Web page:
Bookshelf · Henning Witzel


A selection of some of my favourite books that I recommend to read.

Start With Why – How Great Leaders Inspire Everyone to Take Action

Book by Simon Sinek · 2011

Start with Why is one of the most useful and inspiring books I have read recently. It starts with a fundamental question: Why are some people and organizations more innovative, more influential, and more profitable than others? Why do some command greater loyalty from customers and employees alike? Even among the successful, why are so few able to repeat their success over and over?

People like Martin Luther King Jr., Steve Jobs, and the Wright Brothers had little in common, but they all started with WHY. They realized that people wouldn't truly buy into a product, service, movement, or idea until they understand the WHY behind it.

I started to learn seeing things from a different perspective by using his framework: the Golden Circle. He states that upon this, organizations can be built, movements can be led, and people can be inspired - it all starts with WHY. Just recently, I held a presentation about user testing in my company. Before I began to show the results, I started with WHY we actually did user testing and moved then on to the HOW (the methods we used) and the WHAT (the results).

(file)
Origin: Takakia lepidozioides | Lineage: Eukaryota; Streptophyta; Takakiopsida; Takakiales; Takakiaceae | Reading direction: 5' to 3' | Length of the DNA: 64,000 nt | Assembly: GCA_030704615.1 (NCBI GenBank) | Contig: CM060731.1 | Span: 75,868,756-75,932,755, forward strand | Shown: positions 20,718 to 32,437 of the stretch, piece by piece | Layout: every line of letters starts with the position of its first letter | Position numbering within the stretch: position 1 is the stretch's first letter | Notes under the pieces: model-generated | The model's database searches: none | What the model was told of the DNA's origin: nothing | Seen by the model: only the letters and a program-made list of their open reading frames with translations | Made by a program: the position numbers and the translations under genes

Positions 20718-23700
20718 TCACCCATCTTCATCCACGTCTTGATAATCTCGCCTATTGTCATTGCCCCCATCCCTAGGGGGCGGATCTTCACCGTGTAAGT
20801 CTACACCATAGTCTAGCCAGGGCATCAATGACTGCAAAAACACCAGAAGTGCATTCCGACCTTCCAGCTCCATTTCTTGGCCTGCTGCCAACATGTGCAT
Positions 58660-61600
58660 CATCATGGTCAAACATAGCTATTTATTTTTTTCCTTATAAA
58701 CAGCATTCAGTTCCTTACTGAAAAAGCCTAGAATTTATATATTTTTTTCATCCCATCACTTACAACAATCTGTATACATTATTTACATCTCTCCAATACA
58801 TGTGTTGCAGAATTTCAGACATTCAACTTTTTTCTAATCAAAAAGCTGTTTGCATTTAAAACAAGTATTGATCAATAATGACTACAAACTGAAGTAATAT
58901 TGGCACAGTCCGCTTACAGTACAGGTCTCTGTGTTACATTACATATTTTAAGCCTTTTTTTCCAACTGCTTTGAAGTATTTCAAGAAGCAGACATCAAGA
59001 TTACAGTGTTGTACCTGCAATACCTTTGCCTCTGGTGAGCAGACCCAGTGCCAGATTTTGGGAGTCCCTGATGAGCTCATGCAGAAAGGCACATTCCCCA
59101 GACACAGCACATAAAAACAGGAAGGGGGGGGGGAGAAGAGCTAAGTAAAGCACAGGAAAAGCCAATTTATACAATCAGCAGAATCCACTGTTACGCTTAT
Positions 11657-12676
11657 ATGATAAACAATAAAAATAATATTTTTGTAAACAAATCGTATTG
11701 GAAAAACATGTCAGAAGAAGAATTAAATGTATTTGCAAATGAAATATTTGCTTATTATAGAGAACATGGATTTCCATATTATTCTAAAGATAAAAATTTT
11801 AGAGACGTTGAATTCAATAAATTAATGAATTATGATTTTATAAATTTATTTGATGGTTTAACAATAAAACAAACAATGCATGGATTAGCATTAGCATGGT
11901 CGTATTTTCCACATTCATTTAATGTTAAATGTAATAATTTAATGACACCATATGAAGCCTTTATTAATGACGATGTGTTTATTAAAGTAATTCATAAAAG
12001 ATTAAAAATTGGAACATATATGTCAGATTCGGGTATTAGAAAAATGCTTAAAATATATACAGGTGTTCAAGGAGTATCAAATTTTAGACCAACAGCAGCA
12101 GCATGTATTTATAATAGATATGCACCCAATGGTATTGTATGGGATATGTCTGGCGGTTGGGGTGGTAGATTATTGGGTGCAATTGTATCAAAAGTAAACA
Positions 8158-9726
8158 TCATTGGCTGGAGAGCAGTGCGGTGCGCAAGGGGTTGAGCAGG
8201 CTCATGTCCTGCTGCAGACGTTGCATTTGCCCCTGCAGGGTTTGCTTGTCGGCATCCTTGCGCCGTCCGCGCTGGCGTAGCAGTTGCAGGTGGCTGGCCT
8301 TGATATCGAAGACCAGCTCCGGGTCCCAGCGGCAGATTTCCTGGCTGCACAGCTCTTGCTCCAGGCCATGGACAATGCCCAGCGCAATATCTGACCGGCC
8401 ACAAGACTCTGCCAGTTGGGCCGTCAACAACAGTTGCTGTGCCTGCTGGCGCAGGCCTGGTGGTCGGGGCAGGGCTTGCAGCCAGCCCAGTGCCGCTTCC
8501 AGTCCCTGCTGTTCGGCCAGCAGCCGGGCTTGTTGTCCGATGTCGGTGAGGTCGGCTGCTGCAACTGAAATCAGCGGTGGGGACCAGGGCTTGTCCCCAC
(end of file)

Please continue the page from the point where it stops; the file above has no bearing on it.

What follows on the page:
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Leadership Is Language: The Hidden Power of What You Say and What You Don't

Book by L. David Marquet · 2020

Your words matter more than you think

Most of us use the language we inherited from a time when workers worked with their hands and managers worked with their heads. Today, your people do much more than simply follow orders. They contribute to performance and solve problems, and it's time we updated our language to reflect that.

In Leadership Is Language, former US Navy captain L. David Marquet offers a radical playbook to empower your people and put your team on a path to continuous improvement. The framework will help you achieve the right balance between deliberation and action, and take bold risks without endangering your mission. Among other things, you'll learn: How to avoid the seven common sins of questioning, from binary questions (should we do A or B?) to self-affirming questions (B is the better option, right?) Why you should vote first, then discuss, when deciding on a plan with your team, rather than voting after discussion. Why it's better to give your people information instead of instructions?

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Turn the Ship Around! A True Story of Turning Followers into Leaders

Book by L. David Marquet · 2013